Since October 2021, Pete Schlampp has served as chief strategy officer at Workday.
You could consider Pete Schlampp a serial “builder”—he’s built handfuls of products, three companies, dozens of teams, and, in his spare time, he’s pretty handy in the workshop with a metal lathe and a MIG welder. He has experience spanning startups and large enterprises, in the U.S. and abroad—which gives him the ability to spot disruption and get everyone on the same page about how to capitalize on it.
Joining through Workday’s acquisition of Platfora in 2016, Pete quickly made his mark through the development of Workday Prism Analytics, which became the fastest-growing product in Workday history. He stepped into his role as executive vice president of product development in December 2019, leading the team and supporting Workday customers through a critical year marked by the pandemic, widespread recognition of social injustice, and political change.
Despite his 20-plus-year career, he wasn’t always on the high-tech path. His desire to help people took him on a brief detour to medical school early on. But, as the internet age dawned, he saw an amazing opportunity to make a different sort of impact on people’s lives. He packed up his car, left medical school, and came to Silicon Valley to build products. After having a few doors slammed in his face in his early interviews, he persisted in following his dream of building products that can change people’s lives.
Now he’s humbled by the opportunity to help people on the scale of Workday—used by 50 million workers around the world. We caught up with Pete to learn what he’s building now, and what’s next.
What’s one particularly memorable product you’ve helped to create?
At one of my first startups, we created the first email security appliance—a spam blocker—that leveraged a reputation score to flag if IP addresses could be trusted. It came to market as the industry was at a breaking point with email—99 out of 100 emails were spam. CEOs were saying, “I can’t use email anymore!” This technology changed everything.
That’s what I love about technology—you can look back at inflection points and see massive impact. Technology can make the world change overnight. This was one of those examples.
Your first year leading product development for Workday coincided with a worldwide pandemic and widespread recognition of social injustice issues. How did the environment shape product strategy?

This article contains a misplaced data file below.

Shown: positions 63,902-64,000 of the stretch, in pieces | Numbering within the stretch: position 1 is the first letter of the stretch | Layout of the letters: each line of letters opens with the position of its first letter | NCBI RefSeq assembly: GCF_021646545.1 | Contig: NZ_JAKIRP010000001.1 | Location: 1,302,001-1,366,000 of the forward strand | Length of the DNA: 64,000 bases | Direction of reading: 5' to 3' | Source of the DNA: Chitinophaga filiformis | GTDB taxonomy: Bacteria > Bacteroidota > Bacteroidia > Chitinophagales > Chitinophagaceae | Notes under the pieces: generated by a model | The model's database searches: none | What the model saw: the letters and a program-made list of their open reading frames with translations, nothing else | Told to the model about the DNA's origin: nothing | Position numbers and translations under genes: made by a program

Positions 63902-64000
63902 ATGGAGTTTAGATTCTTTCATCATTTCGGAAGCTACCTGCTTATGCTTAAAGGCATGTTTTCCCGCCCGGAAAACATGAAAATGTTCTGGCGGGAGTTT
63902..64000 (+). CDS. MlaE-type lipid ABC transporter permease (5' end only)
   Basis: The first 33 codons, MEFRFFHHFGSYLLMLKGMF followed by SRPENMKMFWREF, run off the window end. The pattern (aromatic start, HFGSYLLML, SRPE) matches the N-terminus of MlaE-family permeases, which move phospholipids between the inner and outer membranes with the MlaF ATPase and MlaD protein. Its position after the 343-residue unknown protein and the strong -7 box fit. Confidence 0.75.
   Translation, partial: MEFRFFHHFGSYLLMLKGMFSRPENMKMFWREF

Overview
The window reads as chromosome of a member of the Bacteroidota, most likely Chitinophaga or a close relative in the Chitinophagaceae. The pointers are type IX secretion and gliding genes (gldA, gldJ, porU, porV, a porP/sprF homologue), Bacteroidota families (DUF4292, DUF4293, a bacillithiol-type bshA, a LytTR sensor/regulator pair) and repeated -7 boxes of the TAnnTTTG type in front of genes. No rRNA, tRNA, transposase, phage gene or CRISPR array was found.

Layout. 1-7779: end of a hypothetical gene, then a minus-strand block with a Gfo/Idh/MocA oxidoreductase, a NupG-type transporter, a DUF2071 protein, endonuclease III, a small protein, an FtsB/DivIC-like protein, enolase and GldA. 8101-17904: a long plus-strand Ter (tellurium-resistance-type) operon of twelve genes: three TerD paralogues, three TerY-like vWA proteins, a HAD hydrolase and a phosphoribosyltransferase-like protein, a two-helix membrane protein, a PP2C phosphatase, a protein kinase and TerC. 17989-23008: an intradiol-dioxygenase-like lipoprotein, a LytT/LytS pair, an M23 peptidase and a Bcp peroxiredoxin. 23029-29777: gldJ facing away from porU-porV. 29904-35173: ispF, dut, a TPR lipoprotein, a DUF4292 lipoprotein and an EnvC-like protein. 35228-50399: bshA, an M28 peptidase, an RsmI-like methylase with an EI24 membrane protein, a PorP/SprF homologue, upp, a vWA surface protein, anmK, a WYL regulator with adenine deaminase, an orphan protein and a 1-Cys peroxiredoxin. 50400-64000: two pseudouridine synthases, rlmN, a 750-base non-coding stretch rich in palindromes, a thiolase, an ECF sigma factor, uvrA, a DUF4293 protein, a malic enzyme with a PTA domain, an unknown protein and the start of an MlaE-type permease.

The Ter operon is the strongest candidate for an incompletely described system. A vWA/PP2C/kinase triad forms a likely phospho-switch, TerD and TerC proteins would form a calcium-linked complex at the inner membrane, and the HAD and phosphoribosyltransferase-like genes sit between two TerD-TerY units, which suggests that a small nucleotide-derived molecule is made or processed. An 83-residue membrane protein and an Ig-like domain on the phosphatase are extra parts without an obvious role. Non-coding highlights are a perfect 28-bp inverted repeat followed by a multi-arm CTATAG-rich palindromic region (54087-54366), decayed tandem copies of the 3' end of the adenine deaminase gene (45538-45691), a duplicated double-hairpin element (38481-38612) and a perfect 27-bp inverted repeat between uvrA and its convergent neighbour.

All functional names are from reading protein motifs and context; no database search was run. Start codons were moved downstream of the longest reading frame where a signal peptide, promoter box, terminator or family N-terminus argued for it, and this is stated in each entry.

Yes, it’s a year that brought a lot of lessons and insights. We sent our entire workforce to work from home just days before our first major product release of 2020. We did everything remotely for the first time with zero warning or prep time. That experience encapsulated what we faced the rest of the year: We had to move fast, make quick pivots, and do things we’ve never done before.
First, we pivoted our strategy to accelerate innovations needed to meet customers’ critical needs. We began offering packaged solutions that brought together facets of Workday’s enterprise management cloud to solve timely challenges. Our Vaccine Management offering, which helps organizations plan, track, and report vaccine status, was just one great example of a solution that went from concept to customers’ hands in a matter of weeks. And, we’ve empowered our customers and partners to build their own unique applications—such as return to work apps—by opening up our platform with Workday Extend.
In addition, we’re investing in getting more real-time sentiment data into Workday with the acquisition of Peakon, so our customers can better understand how their employees are feeling and support them in both a hybrid work environment and a world where diversity and inclusion are more important than ever. Separately, but still related, we’re working on completely redefining the employee experience with our technology—not just the experience within Workday, but also thinking about how to bring our functionality into wherever people get work done, such as apps like Microsoft Teams and Slack.
Lastly, we sought to provide our finance customers more flexible ways to transform their operations. We know moving a core financial management system—the bedrock of a business—is a massive project and it can come with risk. We began offering customers new ways of using Workday that immediately provided advantages of the cloud, without having to rip and replace their whole system. And, being cloud-based, our customers found that they were able to close their books remotely—even if that wasn’t the original plan.